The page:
The basics of network security have remained the same for a long time. In order to keep threats out of your infrastructure, you take advantage of proactive solutions that prevent them from infiltrating in the first place. However, the state of network security–particularly in the enterprise environment–has evolved significantly over the years to the point where it’s practically impossible for security analysts to keep up.
On average, 80% of organizations receive as many as 500 severe or critical cybersecurity alerts every day. How many of these do you think are actually investigated? Who has time to take a deep dive and investigate every single security instance on your enterprise’s network? Less than 1% of these alerts are addressed properly, which is entirely unacceptable when the future of your organization hangs in the balance.
Unfortunately, the average security analyst can’t hold up to this impossible standard–not on their own, anyway. One analyst can properly investigate, on average, about 10 alerts every day. At this rate, enterprises would need upward of 50 analysts in order to handle all of the incoming security alerts. They would even have to work every hour of every day just to keep up. You don’t need me to tell you that this is unreasonable.
To find a solution to this predicament, enterprises are turning toward the increasingly-popular concept of automation. In fact, according to a study by Enterprise Strategy Group, sponsored by McAfee and several other technology vendors, 60% of enterprises find that manual processes are a major reason why it’s so difficult to keep security from being optimized. It makes sense. If you have to do the same thing multiple times, it’s best to find a way to automatically do it so that you don’t waste time and resources that are better spent elsewhere. The study by ESG earned results that show the following as prime opportunities for automation within enterprise network security:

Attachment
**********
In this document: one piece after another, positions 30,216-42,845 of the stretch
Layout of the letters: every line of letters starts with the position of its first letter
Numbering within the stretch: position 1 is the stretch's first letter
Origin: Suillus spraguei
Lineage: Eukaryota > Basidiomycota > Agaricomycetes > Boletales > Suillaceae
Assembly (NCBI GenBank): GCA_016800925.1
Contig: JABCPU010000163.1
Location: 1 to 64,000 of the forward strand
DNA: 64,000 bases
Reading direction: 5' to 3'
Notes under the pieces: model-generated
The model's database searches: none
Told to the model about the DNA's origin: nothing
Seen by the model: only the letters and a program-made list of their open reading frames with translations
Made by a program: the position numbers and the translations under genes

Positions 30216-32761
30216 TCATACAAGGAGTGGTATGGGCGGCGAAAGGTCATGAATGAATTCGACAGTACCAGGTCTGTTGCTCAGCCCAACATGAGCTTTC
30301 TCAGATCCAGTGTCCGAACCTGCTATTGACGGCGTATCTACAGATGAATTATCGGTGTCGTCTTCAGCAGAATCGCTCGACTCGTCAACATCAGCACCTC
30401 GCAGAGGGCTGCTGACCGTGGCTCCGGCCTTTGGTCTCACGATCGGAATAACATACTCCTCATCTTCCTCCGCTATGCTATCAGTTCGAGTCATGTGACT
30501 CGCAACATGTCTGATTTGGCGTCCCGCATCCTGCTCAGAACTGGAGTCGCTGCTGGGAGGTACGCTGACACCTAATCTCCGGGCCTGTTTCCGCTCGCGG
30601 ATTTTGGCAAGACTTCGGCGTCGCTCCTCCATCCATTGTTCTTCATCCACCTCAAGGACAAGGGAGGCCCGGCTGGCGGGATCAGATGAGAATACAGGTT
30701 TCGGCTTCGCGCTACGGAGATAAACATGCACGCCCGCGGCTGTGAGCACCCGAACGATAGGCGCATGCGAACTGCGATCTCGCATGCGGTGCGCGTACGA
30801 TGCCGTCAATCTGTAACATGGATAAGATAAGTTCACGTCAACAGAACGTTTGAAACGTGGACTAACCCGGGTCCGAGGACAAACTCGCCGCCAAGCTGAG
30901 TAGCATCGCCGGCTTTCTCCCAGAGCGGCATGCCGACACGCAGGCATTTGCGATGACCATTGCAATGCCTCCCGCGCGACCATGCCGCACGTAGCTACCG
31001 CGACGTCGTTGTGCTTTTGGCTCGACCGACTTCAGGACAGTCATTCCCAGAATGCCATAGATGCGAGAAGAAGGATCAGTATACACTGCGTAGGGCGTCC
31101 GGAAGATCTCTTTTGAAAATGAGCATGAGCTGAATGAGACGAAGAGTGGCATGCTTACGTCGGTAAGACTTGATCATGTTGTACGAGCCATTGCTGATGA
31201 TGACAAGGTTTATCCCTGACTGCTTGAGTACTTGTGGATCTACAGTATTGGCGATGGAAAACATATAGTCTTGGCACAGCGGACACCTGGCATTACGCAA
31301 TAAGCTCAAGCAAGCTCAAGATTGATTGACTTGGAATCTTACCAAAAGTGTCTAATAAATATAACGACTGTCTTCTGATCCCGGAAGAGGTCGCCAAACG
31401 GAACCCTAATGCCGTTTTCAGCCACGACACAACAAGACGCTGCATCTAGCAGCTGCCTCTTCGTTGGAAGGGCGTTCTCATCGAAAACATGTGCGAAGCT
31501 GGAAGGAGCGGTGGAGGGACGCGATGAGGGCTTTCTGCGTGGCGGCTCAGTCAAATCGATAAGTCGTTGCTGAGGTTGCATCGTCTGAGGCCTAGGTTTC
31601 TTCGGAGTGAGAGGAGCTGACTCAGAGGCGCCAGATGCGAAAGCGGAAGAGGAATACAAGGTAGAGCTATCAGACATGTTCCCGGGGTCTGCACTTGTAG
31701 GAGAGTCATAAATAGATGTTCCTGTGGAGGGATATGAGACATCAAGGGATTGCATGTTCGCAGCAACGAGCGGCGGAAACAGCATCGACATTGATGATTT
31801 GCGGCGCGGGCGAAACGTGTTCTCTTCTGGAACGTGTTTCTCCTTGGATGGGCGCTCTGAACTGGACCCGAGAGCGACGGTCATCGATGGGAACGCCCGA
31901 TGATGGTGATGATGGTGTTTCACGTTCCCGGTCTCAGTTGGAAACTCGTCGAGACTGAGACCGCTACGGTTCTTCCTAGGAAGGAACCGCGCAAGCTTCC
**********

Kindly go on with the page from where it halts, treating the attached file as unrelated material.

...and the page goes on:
- Integrate threat intelligence from outside of your internal security data collection and analysis
- Create custom functionality that takes priority over your existing security measures
- Automate basic security practices, such as updating endpoint security and implementing patches and security updates
- Integrate security tools with your IT operational infrastructure
- Collect data from various security tools and centralize it
- Create custom processes that can collect and extrapolate data from various security tools
- Actively root out security problems on your network and workstations
- Perform historical analyses of various threats on your network
- Build a workflow that distributes security tasks based on position and rank within your organization (i.e. handing lesser tasks to less experienced security analysts)
- Keep a timeline of each security event on your infrastructure
Automating these functions can be of great benefit for your enterprise, allowing your IT department much more flexibility and freeing up their schedules for other tasks. Automation is typically best used on tasks that are more common than others, such as setting policies, moving threats with specific characters to a quarantine, and so much more. In a way, you can consider these new preventative measures the new firewall. Just like a firewall keeps simple threats out of your network infrastructure, automation makes sure that all network security discrepancies, no matter how small, are dealt with in a suitable fashion.
IronEdge Group can help your enterprise automate the processes of network security so that your business can focus more on what matters most; keeping operations moving as safely and securely as possible. Furthermore, we can offer a remote monitoring and maintenance solution that keeps your techs focused on innovating rather than managing and maintaining your security solution. It’s just one way that outsourcing can help your enterprise take better advantage of business technology solutions and remove the burden of manual work from your workers.
Is your enterprise considering automated network security? If not, then you should. To get an idea of what your enterprise specifically needs, why not reach out to us and ask?